Alternatives of Value-added Modeling

Several alternatives for teacher evaluation have been implemented:

    Absolute standardized test scores: Teachers and schools are presumed to be effective if their students score well on standardized tests, and ineffective if they don't. In practical terms, this means that teachers of affluent, white, and Asian students are declared to be high-performing, and teachers of English language learners, poor, black, Latino, Native American students are declared to be low-performing.
    Evaluation by school principals: The school principal makes a pre-announced visit to the classroom, to observe a specially prepared lesson. The observation usually lasts for less than one hour, and happens once or twice a year. Afterwards, the principal issues a written report, often containing a checklist and a narrative evaluation, that almost always declares the teacher's overall performance to be satisfactory. In some school districts, the evaluation may be performed by senior teacher rather than, or in addition to, the principal. Rarely, independent observers, typically managed by the district office rather than the individual school, conduct teacher evaluations. Principal-led evaluations are criticized for perceived favoritism and for sometimes giving passing scores to more than 99% of teachers in a district.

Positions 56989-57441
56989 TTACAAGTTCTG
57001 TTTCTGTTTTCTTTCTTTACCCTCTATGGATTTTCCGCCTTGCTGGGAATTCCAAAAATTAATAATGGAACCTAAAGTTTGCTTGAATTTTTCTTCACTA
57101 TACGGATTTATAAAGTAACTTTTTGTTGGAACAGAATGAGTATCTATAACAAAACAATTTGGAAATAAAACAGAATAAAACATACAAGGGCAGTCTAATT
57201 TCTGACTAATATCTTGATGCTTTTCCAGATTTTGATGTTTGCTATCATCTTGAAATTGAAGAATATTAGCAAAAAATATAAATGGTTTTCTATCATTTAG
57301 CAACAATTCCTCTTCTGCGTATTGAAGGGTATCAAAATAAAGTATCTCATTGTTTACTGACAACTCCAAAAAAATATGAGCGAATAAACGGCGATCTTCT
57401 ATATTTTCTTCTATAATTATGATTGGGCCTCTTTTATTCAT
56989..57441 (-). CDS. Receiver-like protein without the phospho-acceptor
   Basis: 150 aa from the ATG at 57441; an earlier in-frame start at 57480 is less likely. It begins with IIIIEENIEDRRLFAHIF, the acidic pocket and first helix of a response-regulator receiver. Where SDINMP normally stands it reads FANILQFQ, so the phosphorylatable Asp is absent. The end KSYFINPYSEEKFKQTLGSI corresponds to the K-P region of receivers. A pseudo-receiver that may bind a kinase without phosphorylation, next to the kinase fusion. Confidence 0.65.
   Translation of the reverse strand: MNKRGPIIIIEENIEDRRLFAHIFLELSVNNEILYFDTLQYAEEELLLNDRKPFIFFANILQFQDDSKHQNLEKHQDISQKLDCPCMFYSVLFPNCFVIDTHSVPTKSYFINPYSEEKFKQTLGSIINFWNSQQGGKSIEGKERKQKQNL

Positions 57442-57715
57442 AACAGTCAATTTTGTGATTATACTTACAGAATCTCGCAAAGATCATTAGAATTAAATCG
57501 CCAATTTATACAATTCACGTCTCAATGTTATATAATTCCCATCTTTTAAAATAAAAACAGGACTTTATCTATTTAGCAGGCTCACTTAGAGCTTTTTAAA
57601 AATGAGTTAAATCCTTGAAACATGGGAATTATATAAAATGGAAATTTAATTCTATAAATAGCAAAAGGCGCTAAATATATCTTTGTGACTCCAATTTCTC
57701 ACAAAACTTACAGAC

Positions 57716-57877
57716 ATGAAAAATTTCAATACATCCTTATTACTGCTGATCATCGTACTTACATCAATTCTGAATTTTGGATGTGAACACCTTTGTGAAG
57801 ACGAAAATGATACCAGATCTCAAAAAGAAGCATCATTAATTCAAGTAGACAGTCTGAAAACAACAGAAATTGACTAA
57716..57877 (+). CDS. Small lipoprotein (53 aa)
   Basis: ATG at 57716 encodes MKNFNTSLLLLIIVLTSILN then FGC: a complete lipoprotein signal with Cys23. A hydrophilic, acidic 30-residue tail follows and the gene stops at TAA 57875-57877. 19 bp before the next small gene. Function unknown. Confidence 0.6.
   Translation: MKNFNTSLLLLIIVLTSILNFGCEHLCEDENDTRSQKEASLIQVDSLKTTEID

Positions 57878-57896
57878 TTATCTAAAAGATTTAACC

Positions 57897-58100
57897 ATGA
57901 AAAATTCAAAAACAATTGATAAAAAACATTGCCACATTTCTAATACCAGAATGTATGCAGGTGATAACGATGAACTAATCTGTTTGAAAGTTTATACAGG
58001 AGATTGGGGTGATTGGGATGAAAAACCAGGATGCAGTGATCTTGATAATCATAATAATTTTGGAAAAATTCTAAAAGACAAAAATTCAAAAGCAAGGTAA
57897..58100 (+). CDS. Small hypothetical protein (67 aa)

Evaluation by students: If asked validated questions, students as young as fourth graders can accurately identify effective teachers. Course evaluations are common in universities, but rarely count for more than a trivial fraction in a decision to retain or fire a teacher.
    Activities outside the classroom: Part of a teacher's evaluation typically includes participation in staff training events. For example, a teacher who completes a master's degree is almost always paid more, even though holding a master's degree has no effect on student achievement.

Most experts recommend using multiple measures to evaluate teacher effectiveness.